• A factor, which creates serious impediments in the procurement process, is the current procedure, which subjects each case to the scrutiny of four layers of bureaucracy; the service HQS, the department of defence, the department of defence finance and the ministry of finance. 


Looking at the future, we need to clearly recognize the deep impact that the changing nature of warfare is inevitably having on the force planning process. An essential requirement of long-term force planning is the reconciliation of conflicting inter-Service demands, prioritization of intra-Service plans, and evolution of joint synergies. This may often require adjustments and compromises, which could create controversies. These are best handled within the armed forces by a joint staff with a duly constituted head.

5. What are the factors leading to high inflation prevailing currently? Discuss. What are its effects on the economy? Examine.


The students are expected to write the current inflation trends and provide the factors pushing the inflation higher. In the second part of the question, the impact of high inflation should be mentioned. The student should try bringing clarity in these questions with some real life examples to  enable the examiner understand the applicability of the respective concept. 


Inflation is a measure of the rate of rising prices of goods and services in an economy. If inflation is occurring, leading to higher prices for basic necessities such as food, it can have a negative impact on society. CPI inflation excluding food and fuel remained elevated at 5.5% in December, due to inflationary impact of rising crude oil prices and high indirect tax rates on petrol and diesel, and pick-up in inflation of key goods and services, particularly in transport and health categories.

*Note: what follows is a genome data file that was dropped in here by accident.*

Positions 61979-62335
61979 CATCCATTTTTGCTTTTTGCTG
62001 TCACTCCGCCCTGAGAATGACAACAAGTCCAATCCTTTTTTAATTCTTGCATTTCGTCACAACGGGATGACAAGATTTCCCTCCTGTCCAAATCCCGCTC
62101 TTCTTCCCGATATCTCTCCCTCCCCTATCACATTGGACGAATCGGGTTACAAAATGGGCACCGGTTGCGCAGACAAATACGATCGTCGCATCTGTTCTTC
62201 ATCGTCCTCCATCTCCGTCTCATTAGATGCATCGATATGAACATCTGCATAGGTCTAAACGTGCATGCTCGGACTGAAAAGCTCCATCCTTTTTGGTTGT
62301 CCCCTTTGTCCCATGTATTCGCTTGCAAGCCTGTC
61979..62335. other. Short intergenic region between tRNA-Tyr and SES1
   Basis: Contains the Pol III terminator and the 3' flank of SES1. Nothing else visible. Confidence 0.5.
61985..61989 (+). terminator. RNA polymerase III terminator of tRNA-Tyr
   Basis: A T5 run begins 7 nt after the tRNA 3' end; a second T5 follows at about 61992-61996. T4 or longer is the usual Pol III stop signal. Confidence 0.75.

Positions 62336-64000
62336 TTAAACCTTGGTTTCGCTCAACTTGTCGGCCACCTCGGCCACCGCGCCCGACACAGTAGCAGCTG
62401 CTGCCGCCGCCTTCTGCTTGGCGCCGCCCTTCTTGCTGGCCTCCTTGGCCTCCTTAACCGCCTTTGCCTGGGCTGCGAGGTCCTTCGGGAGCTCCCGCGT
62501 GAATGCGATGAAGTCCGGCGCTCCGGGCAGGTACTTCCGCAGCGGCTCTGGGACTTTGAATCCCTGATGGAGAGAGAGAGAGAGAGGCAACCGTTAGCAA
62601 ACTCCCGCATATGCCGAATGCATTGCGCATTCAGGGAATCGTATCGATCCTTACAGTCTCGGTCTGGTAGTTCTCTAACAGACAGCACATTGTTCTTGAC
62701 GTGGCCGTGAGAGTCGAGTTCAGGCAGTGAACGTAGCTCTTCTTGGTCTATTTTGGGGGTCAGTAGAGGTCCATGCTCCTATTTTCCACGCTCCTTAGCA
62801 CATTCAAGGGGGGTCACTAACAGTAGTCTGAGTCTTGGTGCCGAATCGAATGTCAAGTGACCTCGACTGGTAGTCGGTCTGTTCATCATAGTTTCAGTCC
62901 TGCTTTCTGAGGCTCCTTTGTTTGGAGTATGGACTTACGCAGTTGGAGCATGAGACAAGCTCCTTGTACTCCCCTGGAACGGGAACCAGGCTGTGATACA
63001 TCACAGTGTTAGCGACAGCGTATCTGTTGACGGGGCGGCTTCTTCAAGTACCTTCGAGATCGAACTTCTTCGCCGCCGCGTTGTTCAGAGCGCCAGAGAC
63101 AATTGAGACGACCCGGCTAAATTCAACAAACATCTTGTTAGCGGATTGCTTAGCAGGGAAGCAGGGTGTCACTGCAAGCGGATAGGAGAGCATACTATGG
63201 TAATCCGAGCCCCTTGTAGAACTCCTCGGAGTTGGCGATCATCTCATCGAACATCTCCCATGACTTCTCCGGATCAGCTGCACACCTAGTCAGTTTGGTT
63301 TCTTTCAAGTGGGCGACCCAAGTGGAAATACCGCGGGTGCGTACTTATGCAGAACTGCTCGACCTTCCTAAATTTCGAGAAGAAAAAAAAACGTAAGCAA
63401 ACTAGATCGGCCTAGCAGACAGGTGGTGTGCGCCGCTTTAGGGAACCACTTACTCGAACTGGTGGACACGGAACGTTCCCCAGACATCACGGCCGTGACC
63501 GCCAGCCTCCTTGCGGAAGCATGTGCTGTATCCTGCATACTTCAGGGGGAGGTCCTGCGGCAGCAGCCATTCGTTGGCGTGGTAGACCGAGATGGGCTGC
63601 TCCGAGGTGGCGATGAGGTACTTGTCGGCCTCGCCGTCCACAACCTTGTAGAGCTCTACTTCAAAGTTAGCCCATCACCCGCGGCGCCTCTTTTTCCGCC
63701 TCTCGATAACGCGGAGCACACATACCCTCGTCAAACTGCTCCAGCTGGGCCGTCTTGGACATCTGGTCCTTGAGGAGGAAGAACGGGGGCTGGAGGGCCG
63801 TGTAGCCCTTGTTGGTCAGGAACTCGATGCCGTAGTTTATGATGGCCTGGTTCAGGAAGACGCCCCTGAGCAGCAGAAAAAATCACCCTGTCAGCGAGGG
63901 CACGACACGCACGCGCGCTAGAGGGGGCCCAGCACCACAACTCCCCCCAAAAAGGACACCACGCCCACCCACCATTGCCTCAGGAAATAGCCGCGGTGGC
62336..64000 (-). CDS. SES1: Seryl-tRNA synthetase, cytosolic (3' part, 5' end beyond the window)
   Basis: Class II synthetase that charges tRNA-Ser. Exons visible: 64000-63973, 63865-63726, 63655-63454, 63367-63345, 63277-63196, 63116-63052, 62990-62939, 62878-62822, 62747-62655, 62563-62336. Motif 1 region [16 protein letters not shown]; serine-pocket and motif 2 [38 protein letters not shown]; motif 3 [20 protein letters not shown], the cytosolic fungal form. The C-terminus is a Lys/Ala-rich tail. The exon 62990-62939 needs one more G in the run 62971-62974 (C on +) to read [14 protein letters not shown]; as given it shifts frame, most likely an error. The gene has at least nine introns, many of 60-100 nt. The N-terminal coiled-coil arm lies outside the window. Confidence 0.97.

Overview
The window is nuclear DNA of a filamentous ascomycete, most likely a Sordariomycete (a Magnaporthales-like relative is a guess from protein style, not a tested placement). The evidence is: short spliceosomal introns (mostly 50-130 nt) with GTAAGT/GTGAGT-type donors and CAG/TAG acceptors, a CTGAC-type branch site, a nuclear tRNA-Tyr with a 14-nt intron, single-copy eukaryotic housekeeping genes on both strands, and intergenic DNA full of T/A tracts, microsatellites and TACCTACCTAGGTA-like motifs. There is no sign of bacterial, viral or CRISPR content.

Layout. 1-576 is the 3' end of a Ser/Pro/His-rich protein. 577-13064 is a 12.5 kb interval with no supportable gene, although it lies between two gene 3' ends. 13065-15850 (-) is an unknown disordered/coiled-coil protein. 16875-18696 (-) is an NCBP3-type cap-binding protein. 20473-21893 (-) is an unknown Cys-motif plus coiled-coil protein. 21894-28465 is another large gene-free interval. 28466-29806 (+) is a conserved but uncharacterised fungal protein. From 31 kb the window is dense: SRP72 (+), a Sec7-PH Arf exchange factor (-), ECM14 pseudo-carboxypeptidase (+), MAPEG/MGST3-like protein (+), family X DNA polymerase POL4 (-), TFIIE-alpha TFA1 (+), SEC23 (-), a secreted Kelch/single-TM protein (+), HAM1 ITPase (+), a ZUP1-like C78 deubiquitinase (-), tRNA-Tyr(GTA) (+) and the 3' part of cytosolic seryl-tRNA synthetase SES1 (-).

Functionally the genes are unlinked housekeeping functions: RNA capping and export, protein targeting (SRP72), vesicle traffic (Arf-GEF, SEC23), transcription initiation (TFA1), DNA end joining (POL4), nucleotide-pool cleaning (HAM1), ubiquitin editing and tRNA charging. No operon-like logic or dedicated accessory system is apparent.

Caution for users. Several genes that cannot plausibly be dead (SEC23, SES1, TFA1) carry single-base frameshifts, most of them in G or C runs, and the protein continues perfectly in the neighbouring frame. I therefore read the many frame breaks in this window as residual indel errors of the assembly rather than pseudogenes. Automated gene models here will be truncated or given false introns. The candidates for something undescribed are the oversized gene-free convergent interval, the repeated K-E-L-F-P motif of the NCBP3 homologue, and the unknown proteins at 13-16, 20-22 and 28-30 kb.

Factors leading to high inflation currently 

  • Fuel Hike- With the OPEC countries curtailing their production since pre-Covid times, the subsequent pick-up in the demand has resulted in rise in the crude-oil prices to 60 Dollars/Barrel hence hiking the petrol and diesel prices in the country. With constant growth of taxes on diesel/petrol the hike directly pushes the inflation up. Recent hike of petrol and diesel prices has directly impacted the overall inflationary trend in the country.